Mike Ahamba. Image: SAN
Chief Mike Ahamba is a maverick lawyer and Senior Advocate of Nigeria (SAN). He was also a governorship aspirant on the platform of Peoples Democratic Party (PDP) in 2015 general elections. In this interview with COLLINS OSUJI, the legal luminary speaks on several pressing issues, including the controversial local government autonomy bill, border closure as well as the Hate Speech Bill.
Sir, there has been a consistent clamour for local government autonomy. What is your view about the recent passage of a bill seeking to grant local government autonomy as well as empowering INEC to conduct local government elections?
Has INEC done well in the ones it has conducted so far? There is something we do in this country that hurts me. First, we believe that the change of name will change attitude. So, if electricity is not stable, you change the relevant agency’s name from ECN to NEPA and when NEPA fails, you change the name to PHNC. If that fails too, you change it to EDDC. But who has changed the attitude of those operating it under whatever name it is called? What then is the difference in the names? What has happened to the internal organization? I am saying because that I don’t feel we still have a federation because federal institutions should take care of state affairs. We cannot be talking about true federalism and at the same time, operating unitary system. It is because those doing this don’t understand the meaning of federalism. If they do, they shouldn’t have created a federation with one constitution in 1979. We killed true federation in the 1979 Constitution, and that was done by the public. Nobody should accuse the military of that because we had a constituent assembly that passed the law, which brought the local government into federal affairs, contrary to every known definition of what a federation is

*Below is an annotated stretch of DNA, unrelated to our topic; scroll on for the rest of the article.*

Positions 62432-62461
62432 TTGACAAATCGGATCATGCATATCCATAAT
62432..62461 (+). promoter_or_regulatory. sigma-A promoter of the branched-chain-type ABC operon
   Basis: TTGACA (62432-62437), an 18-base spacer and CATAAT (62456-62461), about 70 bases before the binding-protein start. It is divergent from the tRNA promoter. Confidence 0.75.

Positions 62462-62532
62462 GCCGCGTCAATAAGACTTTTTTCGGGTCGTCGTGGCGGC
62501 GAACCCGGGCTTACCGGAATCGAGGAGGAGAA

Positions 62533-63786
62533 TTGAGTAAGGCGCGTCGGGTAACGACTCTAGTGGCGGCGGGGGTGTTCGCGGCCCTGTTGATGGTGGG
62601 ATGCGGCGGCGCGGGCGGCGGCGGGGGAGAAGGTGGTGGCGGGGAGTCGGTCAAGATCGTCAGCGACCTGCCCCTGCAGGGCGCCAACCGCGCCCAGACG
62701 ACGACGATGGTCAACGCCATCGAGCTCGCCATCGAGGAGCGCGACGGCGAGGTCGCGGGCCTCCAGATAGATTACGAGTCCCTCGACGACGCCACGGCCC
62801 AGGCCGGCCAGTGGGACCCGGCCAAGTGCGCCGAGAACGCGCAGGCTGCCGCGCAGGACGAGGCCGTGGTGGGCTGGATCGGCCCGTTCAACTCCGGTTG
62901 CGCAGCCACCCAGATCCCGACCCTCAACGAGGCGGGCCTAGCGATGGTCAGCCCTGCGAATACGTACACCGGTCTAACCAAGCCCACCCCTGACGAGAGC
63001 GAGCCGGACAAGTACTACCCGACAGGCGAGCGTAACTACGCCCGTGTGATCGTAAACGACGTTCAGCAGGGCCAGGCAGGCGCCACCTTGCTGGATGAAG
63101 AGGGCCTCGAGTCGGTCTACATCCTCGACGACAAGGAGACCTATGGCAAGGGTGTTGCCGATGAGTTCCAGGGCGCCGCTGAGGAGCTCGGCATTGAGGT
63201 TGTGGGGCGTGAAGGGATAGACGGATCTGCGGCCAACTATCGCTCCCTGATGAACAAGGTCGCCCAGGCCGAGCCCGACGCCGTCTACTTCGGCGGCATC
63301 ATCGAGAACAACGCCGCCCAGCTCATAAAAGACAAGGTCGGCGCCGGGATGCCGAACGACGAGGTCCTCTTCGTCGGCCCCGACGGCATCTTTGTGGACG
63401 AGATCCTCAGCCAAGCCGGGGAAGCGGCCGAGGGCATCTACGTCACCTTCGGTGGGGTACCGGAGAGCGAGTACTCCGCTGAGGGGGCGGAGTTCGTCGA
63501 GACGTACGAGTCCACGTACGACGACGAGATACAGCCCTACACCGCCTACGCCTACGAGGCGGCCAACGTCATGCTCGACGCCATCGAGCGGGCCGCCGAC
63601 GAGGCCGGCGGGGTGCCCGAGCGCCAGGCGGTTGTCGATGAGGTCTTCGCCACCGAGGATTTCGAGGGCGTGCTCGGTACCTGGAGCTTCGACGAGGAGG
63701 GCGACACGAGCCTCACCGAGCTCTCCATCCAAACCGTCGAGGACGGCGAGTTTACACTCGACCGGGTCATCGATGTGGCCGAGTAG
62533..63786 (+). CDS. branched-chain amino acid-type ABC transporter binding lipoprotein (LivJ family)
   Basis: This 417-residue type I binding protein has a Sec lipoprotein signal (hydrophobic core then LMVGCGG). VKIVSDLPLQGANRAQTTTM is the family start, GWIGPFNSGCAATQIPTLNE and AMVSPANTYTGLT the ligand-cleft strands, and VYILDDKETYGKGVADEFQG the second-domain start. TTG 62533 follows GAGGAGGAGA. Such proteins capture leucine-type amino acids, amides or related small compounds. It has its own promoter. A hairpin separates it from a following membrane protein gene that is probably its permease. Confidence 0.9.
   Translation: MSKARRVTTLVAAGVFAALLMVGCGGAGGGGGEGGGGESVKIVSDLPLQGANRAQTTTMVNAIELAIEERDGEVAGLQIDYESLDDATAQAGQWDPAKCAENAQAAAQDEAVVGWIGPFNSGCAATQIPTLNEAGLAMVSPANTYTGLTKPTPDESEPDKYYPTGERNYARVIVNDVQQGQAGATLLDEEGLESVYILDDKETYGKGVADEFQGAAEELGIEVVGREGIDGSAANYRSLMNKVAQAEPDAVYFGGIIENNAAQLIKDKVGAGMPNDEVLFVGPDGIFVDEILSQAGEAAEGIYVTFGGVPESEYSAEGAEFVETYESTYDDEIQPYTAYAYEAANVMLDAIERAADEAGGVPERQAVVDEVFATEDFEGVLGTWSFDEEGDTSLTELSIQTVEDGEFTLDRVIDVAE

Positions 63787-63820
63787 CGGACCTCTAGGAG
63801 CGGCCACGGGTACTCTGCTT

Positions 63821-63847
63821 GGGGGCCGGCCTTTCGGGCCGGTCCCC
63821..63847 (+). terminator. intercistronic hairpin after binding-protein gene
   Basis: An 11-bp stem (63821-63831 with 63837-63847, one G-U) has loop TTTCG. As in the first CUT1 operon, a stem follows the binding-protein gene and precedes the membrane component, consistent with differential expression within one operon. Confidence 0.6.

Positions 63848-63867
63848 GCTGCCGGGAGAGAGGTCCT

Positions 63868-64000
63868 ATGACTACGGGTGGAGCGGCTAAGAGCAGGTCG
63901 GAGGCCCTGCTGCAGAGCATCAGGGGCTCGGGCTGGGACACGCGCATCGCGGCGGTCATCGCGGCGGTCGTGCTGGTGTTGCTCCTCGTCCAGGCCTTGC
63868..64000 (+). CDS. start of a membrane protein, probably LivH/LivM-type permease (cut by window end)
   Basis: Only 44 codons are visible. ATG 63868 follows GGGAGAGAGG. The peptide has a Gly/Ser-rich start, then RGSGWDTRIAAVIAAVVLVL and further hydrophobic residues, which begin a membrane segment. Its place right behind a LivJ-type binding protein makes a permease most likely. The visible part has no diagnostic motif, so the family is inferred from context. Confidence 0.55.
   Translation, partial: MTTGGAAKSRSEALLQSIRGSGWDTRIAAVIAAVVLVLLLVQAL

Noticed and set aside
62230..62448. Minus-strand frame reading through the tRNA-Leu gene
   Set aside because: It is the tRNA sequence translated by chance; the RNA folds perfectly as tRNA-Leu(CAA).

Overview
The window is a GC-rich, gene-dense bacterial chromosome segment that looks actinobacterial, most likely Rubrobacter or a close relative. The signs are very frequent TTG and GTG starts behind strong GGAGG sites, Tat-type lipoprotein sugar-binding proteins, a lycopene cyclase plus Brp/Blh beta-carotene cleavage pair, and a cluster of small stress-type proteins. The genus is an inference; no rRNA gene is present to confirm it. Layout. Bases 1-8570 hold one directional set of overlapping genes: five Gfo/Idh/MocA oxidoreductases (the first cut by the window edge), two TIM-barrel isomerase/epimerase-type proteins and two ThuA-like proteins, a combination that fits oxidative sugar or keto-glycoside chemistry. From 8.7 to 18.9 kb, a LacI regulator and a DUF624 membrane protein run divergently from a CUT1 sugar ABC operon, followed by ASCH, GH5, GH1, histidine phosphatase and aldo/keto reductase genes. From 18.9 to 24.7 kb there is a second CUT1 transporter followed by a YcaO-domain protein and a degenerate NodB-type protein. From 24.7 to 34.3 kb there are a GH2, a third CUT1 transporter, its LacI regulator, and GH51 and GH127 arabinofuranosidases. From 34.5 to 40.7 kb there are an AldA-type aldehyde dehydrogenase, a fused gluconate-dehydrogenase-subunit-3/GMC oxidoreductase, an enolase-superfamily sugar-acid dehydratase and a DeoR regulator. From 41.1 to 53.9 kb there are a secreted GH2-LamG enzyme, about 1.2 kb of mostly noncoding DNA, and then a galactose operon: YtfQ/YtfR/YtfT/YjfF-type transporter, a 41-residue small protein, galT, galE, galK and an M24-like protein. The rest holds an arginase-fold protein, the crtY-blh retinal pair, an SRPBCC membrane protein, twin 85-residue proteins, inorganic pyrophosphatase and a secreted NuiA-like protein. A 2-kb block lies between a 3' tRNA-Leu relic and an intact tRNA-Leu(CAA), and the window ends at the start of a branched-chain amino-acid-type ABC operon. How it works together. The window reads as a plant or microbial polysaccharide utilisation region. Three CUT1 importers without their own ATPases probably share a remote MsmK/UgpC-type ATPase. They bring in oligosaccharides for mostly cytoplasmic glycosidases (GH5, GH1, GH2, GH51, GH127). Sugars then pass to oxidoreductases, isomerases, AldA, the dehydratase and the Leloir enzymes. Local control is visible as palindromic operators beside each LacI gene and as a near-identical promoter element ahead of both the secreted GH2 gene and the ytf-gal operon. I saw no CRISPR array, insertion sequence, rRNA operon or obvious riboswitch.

Do we consider why our local governments are failing? I have written memo to the National Assembly about it. All we need do is just change one section of the constitution. The section that states that “the constitution created a democratically elected local government” and that “the state assembly has powers to make laws over the structure, management and establishment of local government.” That is the law they are misusing. All we need do is amend that section to say that so long that the law does not include undemocratic provisions like the appointment of sole administrators, interim management committee and all that. If that is proscribed, except where there is an internal crisis in the state, the governor can be given authority to do this. But my concern is that we have taken the local government into the federal structure when every known definition of a federation I have seen puts local affairs under the state government. So, all we need to do is to introduce a new system of the federation. We are free to do that; at least, let us give something new to the world which has three tiers. Every other federation in the world has only two tiers, the national and the state governments.